Consequently,  the  National Open  University  of  Nigeria, School  of  Law  braced  the  trail  by  being  the first ivory institution in the country and indeed in Africa after the saga to organize a public Seminar/Workshop to discuss the vexed and controversial issue which has generate considerable interest locally and internationally on the 4th of September, 2013 at the School Auditorium in Lagos. It was a conference of Nigeria’s finest brains from academic to  religious as well traditional leaders and captains of industries. Speakers after speakers in  the event, all speaking from their background and perspective on the day but one thing was absolutely common in all their submission; that  the  law  as  well as  religious  faiths  did  not  provide  marriageable  age  of  a girl-child  but  rather, religions, conflict of laws dictates the right age of marriage of a girl-child. 

This paper  is  in  line  with the Spirit  of  the  current debate  on  Child  Marriage in Nigeria  yearning for a lasting solution  to the issue. It is obvious that one does go after rats  when in actual sense, his roof is under  fire. How long do we condone evil and impropriety in our land shows how much we appreciate good things. It is time to call a spade a spade. The old adage that says it’s better to allow a sleeping dog lie can no longer hold water in face of  teething  challenges  and  problems  occasioned  by  inhumanity  of  man to  man. We must at all time and  in all places no matter the cost to  us stand  for  justice,  equity  and  fairness.  Therefore, this paper  expectedly  draws from the proceedings of the Seminar/Workshop and at the same time tries to explore deeper by examining some conceptual,  empirical  and  theoretical  framework  of the  subject  matter  under  discussion.  This paper will at the end draw its implications, prospects and solutions to the Child Marriage from the findings earlier examined. It  is  hoped  that  this  paper  will  provide  students,  parents,  government,  academics,  Human  Rights Activists  and  Religious  leaders  with  sufficient  knowledge  on  Child  Marriage.  However,  the  objective  is  to enlighten all  stakeholders  especially the  lawmakers  whose responsibility  is  to make  law  for  law and order  that can stand the  test  of  time  and guarantee  peace  in  our nation. All data used are secondary and we shall employ content analysis in our presentation, analysis and conclusions thereof.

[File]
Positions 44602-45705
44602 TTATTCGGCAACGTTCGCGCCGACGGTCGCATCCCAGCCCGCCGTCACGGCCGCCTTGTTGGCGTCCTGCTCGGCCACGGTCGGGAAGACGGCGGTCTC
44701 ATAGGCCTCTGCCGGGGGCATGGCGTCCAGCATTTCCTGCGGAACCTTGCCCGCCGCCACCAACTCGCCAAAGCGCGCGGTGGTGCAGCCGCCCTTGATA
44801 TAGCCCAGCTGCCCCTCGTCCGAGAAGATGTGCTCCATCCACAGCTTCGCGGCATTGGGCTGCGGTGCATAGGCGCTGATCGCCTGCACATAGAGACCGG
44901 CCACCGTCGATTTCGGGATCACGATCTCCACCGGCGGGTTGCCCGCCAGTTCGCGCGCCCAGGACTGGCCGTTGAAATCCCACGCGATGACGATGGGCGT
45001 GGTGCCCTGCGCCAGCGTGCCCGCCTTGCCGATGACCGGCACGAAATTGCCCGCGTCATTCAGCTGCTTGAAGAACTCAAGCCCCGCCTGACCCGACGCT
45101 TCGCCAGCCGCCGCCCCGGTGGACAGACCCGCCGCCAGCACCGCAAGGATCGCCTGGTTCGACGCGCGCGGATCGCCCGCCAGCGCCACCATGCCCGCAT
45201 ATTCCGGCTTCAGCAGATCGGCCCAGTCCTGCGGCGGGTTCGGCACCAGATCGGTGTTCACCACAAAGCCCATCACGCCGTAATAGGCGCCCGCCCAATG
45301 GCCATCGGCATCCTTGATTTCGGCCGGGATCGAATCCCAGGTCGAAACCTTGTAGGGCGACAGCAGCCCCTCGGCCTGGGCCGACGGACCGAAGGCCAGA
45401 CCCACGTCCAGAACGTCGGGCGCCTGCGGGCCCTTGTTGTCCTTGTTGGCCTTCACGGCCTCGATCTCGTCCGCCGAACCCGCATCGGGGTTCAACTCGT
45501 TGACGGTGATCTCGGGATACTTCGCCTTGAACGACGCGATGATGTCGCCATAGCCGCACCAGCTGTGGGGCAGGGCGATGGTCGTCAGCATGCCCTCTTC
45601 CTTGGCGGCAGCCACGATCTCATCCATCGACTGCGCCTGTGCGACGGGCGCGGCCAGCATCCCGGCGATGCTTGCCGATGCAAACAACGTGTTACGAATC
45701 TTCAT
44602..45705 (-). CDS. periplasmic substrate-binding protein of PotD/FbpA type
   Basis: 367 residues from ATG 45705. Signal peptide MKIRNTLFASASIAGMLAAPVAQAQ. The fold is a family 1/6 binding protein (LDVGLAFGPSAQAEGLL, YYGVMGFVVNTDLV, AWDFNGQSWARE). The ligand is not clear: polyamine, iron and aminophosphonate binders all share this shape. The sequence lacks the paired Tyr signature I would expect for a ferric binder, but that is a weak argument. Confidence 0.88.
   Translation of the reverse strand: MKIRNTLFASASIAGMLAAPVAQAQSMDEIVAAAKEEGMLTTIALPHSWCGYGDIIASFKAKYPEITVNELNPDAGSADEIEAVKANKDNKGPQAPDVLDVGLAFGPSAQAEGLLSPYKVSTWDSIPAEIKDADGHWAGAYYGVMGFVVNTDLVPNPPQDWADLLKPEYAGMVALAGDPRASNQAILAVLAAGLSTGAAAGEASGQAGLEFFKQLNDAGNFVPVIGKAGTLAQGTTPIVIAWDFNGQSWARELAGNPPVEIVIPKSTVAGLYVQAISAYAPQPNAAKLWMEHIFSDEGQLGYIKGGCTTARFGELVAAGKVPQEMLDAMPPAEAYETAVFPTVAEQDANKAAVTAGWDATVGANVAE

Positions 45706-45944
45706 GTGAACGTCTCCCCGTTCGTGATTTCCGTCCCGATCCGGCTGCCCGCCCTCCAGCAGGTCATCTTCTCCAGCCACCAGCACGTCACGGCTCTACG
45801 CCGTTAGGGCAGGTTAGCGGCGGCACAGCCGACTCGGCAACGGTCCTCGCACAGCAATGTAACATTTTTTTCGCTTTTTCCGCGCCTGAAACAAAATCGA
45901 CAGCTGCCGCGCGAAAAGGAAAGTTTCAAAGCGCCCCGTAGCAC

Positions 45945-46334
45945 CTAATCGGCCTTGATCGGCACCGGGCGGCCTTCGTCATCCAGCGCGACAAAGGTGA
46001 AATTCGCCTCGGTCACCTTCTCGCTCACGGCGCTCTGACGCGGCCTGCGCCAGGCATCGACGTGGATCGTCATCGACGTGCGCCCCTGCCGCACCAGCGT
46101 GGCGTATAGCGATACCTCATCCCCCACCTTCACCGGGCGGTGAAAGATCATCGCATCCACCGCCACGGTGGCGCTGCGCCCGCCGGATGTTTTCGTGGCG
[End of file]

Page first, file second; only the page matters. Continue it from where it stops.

1.2       Statement of the problem

Child marriage is an abuse of human rights. A lot of girls are given out in marriage against their will and without their consent. Globally, the acceptable age for marriage is 18 years and this is binding on all. UNICEF (2001) states that child marriage is now widely recognized as a violation of child right, a direct form of discrimination against the child who as a result of cultural practice is often deprived of her basic rights to health, education, development and equality. The imposition of the marriage partner upon a child means that a girl’s childhood is cut short, her fundamental human rights compromised while much of the impacts are hidden. Parental poverty, parental influence, ignorance, tradition, religion cultural belief, fear of teenage pregnancy, gender bias to mention a few continue to fuel this practice of early marriage, despite its strong association with adverse reproductive health outcomes and the lack of education of girls”. UNICEF also adds that “early marriage contributes to a series of negative consequences both for young girls and the society in which they live. It is a violator of human right in general and of girl’s right in particular. Early marriage has profound physical, intellectual, psychological and emotional impacts, cutting off education and employment opportunities and chance of personal growth”.